Rowing

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Rowing

Emily Nesbitt

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Rowing, also called crew, is the oldest collegiate sport. Crew involves moving long boats swiftly across water with oars. Rowing can be enjoyed competitively or recreationally. With many different boats to race, the competitions are fierce and strenuous. Rowing competitions are called “regattas.” Hundreds of people and boats will meet for 1-2 day long competitions filled with food, sleep, and teamwork.

Rowing dates back to ancient Egyptian times. The first recorded races were in 1827 at The University of Cambridge. This sport attracted many, and in 1843 Yale University founded the first American crew team. Today, 150 countries now have rowing federations that participate in the sport.

There are different races for rowers to compete in. With 2 competing seasons, fall and spring, rowers train year-round to perfect their erg times and technique in the boat. The fall season is for 5,000-meter races which require strength and endurance. Spring season consists of 2,000-meter sprints. Teams test their athletes on a rowing machine called an ergometer referred to as an “erg” or “ergo”. Rowing rankings are separated between novice and varsity. Novice only compete against novice and vice versa. Teams can submit multiple boats into one race, but the superior boat is referred to as the A boat. The less competitive boat is referred to as the B boat.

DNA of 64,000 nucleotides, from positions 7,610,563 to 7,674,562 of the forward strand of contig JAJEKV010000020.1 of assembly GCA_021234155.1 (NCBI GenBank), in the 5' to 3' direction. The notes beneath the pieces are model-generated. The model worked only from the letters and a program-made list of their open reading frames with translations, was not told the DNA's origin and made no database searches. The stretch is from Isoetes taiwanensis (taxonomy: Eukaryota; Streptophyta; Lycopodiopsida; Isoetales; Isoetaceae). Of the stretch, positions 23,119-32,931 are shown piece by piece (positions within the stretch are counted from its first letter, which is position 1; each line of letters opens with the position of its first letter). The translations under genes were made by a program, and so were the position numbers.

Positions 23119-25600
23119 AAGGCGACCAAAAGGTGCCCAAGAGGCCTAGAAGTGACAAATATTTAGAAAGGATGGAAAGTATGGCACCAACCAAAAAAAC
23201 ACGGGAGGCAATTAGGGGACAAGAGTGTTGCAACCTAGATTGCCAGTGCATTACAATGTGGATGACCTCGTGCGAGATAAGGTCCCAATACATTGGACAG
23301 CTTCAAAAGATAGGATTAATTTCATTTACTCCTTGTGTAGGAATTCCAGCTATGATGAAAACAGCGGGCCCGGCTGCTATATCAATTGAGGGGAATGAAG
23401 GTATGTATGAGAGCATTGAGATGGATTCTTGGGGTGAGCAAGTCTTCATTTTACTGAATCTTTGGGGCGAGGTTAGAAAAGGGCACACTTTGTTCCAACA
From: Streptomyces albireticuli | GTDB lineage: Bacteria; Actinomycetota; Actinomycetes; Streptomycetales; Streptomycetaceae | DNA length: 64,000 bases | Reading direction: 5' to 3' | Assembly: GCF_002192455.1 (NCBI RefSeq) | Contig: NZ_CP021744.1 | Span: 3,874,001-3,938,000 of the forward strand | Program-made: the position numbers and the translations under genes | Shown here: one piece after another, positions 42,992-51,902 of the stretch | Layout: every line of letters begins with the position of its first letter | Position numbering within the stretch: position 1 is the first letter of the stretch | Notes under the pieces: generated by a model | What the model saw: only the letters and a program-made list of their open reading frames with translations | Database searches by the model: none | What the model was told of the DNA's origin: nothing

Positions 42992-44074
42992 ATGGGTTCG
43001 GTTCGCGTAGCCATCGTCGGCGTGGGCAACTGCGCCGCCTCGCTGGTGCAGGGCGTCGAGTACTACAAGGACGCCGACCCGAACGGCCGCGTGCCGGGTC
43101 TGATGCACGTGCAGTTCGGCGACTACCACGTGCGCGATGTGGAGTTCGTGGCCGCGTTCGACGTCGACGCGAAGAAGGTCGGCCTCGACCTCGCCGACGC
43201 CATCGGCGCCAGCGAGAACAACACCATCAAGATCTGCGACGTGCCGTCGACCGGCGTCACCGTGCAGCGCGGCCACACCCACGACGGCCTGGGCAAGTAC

There are many different styles and types of boat you can race. The largest boat is called an “eight.” An eight is 60-62 feet long and 200 pounds, eight people row and one person will cox the boat. A coxswain, commonly called a cox, motivates and steers the boat. This person is usually short and thin as they don’t row and are essentially dead weight. However, They play a vital role in the crew’s success. All boats in rowing are separated in the middle between bow and stern. Facing the stern, there are two sides of the boat. The right side is port, and the left is starboard. There are two types of rowing shells, schull and sweep; schulling has two oars and sweep has one. In a sweep hull, a rower will strap their feet into a “footplate” and the seat slides back and forth. Both hands will be placed on the oar and they will slide up to the “catch.” When they slide back and pull the oar into their chest, they have taken a stroke. Contrary to popular belief, rowers have stronger leg muscles than arm muscles because the stroke is 80% leg strength.

Rowing is a complex sport with lots of terminologies that can be difficult to understand. Some of these terms are “catching a crab” (getting your oar stuck in water), “weigh nuff/weigh enough” (stop rowing), and “power 10” (ten hard strokes). Rowing is an amazing sport all ages can enjoy. Rowing is one of the hardest sports, but the hard work and dedication pay off. The friends you make and lessons you will learn will shape you as a person and change your life.

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